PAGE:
It has been notoriously difficult to understand interactions in the basal ganglia because of multiple recurrent loops. Another complication is that activity there is strongly dependent on behavior, suggesting that directional interactions, or effective connections, can dynamically change. A simplifying approach would be to examine just the direct, monosynaptic projections from cortex to striatum and contrast this with the polysynaptic feedback connections from striatum to cortex. Previous work by others on effective connectivity in this pathway indicated that activity in cortex could be used to predict activity in striatum, but that striatal activity could not predict cortical activity. However, this work was conducted in anesthetized or seizing animals, making it impossible to know how free behavior might influence effective connectivity. To address this issue, we applied Granger causality to local field potential signals from cortex and striatum in freely behaving rats. Consistent with previous results, we found that effective connectivity was largely unidirectional, from cortex to striatum, during anesthetized and resting states. Interestingly, we found that effective connectivity became bidirectional during free behaviors. These results are the first to our knowledge to show that striatal influence on cortex can be as strong as cortical influence on striatum. In addition, these findings highlight how behavioral states can affect basal ganglia interactions. Finally, we suggest that this approach may be useful for studies of Parkinson's or Huntington's diseases, in which effective connectivity may change during movement.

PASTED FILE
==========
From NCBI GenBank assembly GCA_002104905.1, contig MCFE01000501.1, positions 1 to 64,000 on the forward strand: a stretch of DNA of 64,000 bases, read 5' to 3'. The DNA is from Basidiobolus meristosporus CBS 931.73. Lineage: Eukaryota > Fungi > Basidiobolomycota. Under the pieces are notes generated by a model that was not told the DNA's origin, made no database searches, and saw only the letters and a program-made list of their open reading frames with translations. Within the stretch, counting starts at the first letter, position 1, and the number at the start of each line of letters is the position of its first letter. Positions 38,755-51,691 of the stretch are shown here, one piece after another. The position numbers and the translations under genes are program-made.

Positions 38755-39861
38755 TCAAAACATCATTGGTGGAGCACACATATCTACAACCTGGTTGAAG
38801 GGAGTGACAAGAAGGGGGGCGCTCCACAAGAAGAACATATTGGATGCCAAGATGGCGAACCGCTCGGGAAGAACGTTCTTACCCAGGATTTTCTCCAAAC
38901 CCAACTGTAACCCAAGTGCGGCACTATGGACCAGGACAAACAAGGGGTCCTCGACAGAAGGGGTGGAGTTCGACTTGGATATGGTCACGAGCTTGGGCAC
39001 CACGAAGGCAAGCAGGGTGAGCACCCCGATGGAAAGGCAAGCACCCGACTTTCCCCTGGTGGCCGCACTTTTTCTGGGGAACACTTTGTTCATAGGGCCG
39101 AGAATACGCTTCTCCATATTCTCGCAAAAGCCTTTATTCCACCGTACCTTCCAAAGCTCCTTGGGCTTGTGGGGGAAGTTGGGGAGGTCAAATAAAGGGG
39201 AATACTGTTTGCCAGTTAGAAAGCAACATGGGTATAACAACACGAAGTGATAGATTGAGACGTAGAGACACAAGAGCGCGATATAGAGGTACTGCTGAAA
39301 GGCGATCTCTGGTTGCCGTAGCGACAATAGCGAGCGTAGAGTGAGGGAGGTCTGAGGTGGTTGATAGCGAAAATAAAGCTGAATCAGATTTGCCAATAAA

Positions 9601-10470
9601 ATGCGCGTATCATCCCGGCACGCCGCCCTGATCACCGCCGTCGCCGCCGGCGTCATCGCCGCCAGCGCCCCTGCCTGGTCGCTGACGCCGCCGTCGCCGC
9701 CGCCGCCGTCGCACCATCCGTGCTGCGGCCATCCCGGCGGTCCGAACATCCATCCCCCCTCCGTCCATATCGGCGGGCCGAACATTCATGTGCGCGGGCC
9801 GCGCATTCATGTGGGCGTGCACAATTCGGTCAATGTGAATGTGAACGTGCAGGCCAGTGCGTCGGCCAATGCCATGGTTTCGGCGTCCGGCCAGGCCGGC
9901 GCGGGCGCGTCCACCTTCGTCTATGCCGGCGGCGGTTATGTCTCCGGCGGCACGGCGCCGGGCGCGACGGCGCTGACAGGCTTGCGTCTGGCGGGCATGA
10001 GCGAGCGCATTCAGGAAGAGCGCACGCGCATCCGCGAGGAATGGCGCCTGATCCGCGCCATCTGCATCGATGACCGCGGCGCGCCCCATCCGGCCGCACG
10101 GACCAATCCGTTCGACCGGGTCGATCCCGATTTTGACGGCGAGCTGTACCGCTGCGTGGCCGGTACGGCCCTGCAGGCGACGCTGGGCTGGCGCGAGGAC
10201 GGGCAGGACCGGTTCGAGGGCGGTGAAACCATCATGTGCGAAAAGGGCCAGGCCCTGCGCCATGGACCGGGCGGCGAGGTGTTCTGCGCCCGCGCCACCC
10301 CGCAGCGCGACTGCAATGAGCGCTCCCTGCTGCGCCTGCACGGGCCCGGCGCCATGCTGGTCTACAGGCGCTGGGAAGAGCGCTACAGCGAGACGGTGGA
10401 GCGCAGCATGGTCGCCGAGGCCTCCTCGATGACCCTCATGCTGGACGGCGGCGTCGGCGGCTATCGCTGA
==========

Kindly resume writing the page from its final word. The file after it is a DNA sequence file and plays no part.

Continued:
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http://journals.plos.org/plosone/article?id=10.1371/journal.pone.0089443PLOS
http://www.ncbi.nlm.nih.gov/pmc/articles/PMC3949668PMC
May 2015

Non-uniformity of cell density and networks in the monkey brain.

Authors:
Masanori Shimono

Sci Rep 2013 ;3:2541

Dept. of Physics, Indiana University, Swain Hall West, 727 E. 3rd St., Bloomington, IN, 47405-7105, U.S.A.